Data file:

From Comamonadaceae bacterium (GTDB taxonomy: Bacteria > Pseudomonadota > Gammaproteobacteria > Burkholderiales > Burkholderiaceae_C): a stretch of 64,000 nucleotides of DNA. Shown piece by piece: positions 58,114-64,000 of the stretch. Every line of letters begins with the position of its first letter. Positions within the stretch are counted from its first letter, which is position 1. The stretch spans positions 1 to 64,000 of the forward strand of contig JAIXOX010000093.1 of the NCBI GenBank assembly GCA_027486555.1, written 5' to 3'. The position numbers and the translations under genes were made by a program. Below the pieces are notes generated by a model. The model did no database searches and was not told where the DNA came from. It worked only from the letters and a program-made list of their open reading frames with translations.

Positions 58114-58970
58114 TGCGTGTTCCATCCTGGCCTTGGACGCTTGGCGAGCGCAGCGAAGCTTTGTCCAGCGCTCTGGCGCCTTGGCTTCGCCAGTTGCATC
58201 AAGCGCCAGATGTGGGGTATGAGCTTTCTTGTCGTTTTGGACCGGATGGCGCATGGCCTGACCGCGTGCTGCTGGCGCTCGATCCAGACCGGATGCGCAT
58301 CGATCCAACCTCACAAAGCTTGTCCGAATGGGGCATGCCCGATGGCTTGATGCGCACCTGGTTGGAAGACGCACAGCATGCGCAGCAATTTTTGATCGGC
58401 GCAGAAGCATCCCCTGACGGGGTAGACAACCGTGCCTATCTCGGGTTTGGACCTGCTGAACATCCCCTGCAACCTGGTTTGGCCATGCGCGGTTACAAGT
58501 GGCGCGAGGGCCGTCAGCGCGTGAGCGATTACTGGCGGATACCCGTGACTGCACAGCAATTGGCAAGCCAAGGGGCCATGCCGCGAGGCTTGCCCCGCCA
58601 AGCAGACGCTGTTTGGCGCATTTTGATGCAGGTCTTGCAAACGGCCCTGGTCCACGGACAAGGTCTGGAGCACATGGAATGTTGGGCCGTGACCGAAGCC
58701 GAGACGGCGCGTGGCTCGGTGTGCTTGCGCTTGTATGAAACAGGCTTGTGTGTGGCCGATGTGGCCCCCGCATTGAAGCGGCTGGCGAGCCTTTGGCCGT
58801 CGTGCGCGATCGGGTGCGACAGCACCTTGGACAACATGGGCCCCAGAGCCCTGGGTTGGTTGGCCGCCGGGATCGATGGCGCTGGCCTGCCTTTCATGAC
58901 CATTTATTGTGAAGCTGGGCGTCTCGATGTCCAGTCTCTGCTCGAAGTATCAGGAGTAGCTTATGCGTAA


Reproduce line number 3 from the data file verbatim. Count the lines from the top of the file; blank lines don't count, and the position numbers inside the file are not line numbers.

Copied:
58114 TGCGTGTTCCATCCTGGCCTTGGACGCTTGGCGAGCGCAGCGAAGCTTTGTCCAGCGCTCTGGCGCCTTGGCTTCGCCAGTTGCATC